Opera singers are unique among those who have made their careers in the performing arts. They study for many years in pursuit of developing voices that are beautiful, resonant and seamless across a range that can be more than twice that of any other type of singer in Western music. They learn how to use their instruments to convey, in at least four different languages, every possible emotion that a human being can feel. And the miraculous thing is that, without the aid of any electronic amplification, they do all of this over the top of a large orchestra in spaces big enough to hold thousands of people. As if that were not sufficiently remarkable, they also create fully-rounded and widely varying characters during evenings that last for several hours, often whilst wearing uncomfortable costumes and negotiating their way around awkward sets.

                Throughout all of this they have to retain the beauty of their voices and the integrity of their techniques. Katherine Jenkins delivers bland, undifferentiated performances of popular tunes from well-known operas. She does this with the aid of a microphone and huge dollops of reverb to mask the flaws in her technique and to smooth out the unevenness in her voice.

                Have a listen to this performance of Jenkins singing “Una voce poco fa” from The Barber of Seville. Not all of it though. God, no. That would be an unnecessarily masochistic action on your part: the final minute and a half will suffice. This is a ferociously difficult piece that shows off the technique of a good singer, and shows up that of a bad one. It is immediately obvious which category she falls into, as the demands of the aria elicit from her the response of a deer in the headlights. The rapid runs are beyond her, with notes being either smudged together until they are indistinguishable from one another or omitted entirely; she repeatedly loses her support and vocal placement; and the two terrified screams at the end that pass for high Bs are less at home in the theatre than they would be on a labour ward.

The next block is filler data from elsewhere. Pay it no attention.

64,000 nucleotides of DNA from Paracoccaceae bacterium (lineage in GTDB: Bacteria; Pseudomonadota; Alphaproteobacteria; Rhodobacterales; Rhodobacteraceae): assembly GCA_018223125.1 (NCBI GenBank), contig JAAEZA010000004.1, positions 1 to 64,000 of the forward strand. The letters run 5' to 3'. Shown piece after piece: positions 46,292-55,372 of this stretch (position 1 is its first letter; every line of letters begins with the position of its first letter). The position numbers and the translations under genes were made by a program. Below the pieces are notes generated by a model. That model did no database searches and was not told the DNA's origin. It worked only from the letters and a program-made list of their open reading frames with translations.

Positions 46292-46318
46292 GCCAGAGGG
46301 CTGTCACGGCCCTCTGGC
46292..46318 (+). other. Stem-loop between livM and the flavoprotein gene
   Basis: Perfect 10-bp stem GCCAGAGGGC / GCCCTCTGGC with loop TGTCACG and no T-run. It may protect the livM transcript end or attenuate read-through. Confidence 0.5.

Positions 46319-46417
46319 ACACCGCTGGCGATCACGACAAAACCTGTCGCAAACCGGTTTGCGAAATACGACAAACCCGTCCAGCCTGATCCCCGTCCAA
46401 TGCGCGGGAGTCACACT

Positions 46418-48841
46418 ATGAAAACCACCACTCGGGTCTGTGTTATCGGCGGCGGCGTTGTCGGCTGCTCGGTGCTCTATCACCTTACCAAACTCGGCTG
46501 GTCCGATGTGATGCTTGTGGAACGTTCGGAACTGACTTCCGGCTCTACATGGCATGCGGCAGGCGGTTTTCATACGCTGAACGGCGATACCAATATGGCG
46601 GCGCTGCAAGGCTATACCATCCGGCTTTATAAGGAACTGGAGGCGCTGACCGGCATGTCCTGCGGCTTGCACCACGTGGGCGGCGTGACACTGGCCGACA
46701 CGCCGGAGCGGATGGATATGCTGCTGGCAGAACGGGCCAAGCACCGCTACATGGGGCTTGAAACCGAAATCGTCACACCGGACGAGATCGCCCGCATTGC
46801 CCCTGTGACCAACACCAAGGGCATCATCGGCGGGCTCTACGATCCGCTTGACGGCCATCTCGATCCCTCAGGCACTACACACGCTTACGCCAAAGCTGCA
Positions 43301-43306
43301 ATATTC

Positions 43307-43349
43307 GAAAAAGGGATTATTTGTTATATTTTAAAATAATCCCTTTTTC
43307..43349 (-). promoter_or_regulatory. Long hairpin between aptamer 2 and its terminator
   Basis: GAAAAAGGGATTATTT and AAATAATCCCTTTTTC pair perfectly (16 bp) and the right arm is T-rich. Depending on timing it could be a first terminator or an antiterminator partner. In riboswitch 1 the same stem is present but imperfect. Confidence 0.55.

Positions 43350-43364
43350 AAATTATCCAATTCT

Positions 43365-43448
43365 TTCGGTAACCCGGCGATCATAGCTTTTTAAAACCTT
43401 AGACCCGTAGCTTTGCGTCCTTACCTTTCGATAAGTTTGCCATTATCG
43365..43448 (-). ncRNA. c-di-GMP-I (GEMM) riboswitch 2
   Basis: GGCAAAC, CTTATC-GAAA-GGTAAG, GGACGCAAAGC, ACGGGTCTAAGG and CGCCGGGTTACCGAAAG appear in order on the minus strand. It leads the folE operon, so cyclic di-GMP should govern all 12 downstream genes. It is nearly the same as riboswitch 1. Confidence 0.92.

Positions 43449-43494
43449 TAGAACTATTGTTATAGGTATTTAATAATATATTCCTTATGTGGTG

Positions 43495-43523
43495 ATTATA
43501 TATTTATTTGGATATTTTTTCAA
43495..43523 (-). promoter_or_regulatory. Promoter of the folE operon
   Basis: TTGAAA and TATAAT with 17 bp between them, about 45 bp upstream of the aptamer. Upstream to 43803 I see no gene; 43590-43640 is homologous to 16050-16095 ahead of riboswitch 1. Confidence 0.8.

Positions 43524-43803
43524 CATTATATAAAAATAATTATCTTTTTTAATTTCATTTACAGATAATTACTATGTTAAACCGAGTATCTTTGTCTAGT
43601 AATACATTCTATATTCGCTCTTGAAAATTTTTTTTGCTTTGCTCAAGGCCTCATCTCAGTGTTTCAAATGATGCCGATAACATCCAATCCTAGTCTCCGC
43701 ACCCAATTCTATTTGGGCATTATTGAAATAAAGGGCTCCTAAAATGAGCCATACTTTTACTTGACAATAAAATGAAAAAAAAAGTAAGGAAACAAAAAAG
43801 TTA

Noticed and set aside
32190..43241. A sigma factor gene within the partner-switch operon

(ANORAK ALERT. For those who like to get into technicalities, it sounds as though Jenkins’ problems stem from the manufactured, plummy tone she employs in an attempt to sound more “operatic”. This adds so much artificial weight to the voice that it precludes the possibility of it acquiring either agility or ease at the top of its range)

                It is utterly mystifying that she would wilfully undertake something for public consumption that she must know is well beyond her reach. Especially when there are so many pop ballads waiting to be translated into Italian, which she could manage without traumatising any members of the audience whose critical faculties have not been turned to mush by her siren beauty.